Erath County Commissioners approved the 2011 proposed tax rate Monday morning at 45 cents per $100 of valuation.
The rate, which is divided into two sections including the general fund rate weighing in at 33.25 cents and the lateral road and bridge rate weighing in at 11.75 cents, is six cents higher than 2010's rate.
The general fund also includes the indigent healthcare rate, which is .0244 and the debt rate of .0273.
The debt rate is returning to Erath County taxpayers after several years of leave because the county is renovating and expanding its jail, which was originally built in the 1980s.
"The (county) has not had a debt service since the courthouse renovation and the jail was originally built," Tax Assessor/Collector Jennifer Carey said.
County Auditor James Young said the proposed rate is calculated by placing $200,000 from reserves into the debt service and another $550,000 from reserves into the fund balance.
"By doing that, we can fund the budget at 45 cents total per $100 of valuation," Young said.
While the process removes a total of $750,000 from reserves, the amount is down from last year's $1.6 million out of the reserves.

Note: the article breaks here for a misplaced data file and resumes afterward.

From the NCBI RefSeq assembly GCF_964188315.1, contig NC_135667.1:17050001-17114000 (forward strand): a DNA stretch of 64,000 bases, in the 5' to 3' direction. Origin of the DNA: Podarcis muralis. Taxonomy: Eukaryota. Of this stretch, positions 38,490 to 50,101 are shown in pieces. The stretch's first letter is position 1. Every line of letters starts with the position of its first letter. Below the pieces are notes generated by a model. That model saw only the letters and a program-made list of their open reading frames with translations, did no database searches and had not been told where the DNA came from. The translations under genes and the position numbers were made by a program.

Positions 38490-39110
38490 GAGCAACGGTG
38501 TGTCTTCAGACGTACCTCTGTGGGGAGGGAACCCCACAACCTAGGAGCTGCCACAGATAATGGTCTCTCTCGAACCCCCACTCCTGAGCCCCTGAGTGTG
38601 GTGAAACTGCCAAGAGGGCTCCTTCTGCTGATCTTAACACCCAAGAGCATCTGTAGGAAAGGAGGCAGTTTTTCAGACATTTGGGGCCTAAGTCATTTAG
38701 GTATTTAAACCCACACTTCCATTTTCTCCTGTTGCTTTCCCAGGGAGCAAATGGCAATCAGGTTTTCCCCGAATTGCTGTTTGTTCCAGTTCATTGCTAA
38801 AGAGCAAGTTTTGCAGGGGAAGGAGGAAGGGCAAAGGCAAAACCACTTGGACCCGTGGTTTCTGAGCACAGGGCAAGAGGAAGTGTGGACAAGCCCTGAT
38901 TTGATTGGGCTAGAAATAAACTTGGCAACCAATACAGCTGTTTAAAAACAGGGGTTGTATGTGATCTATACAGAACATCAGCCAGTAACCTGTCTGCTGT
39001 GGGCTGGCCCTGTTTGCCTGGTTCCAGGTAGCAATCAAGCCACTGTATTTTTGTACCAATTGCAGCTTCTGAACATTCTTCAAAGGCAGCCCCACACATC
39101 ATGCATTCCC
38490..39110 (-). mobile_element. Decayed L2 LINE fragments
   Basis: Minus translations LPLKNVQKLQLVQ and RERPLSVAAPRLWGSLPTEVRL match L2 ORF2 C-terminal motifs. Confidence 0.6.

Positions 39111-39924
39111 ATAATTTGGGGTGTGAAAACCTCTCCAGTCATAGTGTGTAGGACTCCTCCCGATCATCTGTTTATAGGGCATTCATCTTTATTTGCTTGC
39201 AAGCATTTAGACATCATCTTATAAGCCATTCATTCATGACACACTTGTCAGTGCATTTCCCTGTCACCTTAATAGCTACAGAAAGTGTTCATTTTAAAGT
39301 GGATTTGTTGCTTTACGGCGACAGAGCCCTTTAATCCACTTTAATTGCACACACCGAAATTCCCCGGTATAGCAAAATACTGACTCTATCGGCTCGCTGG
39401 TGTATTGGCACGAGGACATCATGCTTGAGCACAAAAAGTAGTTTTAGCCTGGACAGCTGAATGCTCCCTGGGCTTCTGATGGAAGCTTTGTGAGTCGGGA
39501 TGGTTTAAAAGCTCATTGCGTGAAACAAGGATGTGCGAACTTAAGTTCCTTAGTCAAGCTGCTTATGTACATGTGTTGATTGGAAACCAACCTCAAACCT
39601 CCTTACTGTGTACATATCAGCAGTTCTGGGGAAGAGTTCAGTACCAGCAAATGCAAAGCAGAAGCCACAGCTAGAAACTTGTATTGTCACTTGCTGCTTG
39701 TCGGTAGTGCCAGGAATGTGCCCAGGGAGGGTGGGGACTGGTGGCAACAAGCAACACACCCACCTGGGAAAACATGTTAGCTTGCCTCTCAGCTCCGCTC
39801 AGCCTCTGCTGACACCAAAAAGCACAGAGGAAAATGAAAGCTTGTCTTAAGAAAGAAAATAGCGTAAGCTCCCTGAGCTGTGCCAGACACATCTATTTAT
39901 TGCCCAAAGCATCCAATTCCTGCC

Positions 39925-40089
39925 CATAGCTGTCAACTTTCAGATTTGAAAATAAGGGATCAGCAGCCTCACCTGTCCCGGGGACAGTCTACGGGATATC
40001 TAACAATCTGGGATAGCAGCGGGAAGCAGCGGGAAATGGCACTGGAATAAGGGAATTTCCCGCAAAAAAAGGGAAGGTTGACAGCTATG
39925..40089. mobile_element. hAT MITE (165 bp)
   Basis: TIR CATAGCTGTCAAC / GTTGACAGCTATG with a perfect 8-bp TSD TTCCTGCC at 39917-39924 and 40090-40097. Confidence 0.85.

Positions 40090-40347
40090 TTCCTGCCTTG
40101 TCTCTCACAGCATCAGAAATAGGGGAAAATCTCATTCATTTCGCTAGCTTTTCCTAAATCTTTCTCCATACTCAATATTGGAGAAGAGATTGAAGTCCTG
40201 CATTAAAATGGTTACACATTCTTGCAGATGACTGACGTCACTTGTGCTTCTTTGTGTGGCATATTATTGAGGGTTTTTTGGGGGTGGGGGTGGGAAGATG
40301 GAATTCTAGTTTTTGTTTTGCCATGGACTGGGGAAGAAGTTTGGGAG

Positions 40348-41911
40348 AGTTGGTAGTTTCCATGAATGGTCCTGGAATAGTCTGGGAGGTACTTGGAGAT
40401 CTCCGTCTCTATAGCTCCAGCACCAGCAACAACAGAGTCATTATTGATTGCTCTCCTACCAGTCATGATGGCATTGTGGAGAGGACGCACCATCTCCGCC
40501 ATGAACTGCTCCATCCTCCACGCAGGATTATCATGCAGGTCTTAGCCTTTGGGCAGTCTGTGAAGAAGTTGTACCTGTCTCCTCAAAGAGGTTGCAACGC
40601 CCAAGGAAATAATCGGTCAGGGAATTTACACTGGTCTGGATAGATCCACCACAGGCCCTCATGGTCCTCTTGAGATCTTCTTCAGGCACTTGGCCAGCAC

"Nearly $1 million bucks off (of what is removed from reserves) is a big deal," Young told commissioners.
Another $6.8 million that has been allocated for the jail expansion project will also be used in the next year, while the remaining funds will be supplied through a 15-year note.
"We were able to lock in a 3.8 percent rate for 15 years to build the jail," Young said.
Young estimated that the annual payments for the debt on the jail would be $476,000, but that the price would dwindle annually.
"Each year the principal and interest will go down and the debt service payment will go down each year, easing the burden on taxpayers year after year," Young said.
While a portion of the proposed tax rate can be attributed to the upcoming debt service for the jail project, Carey said another large factor in the calculation was the decrease in property values.
"Typically on an effective tax rate (property) values go up and tax rates go down," Carey said. "Each year they value oil and gas reserves in the soil (on properties) and what they think they will be able to produce. But because of rising gas prices, the value of minerals across the state has dropped."
The drop in mineral values is the cause of decreasing property values, Carey said, which resulted in an increase in the annual tax rate.
"This is probably as bad economic conditions as we have seen in Erath County in a long, long time," County Judge Tab Thompson said. "We've got a great rate. We are maintaining all of our employees and services pretty well with the job the commissioners have done."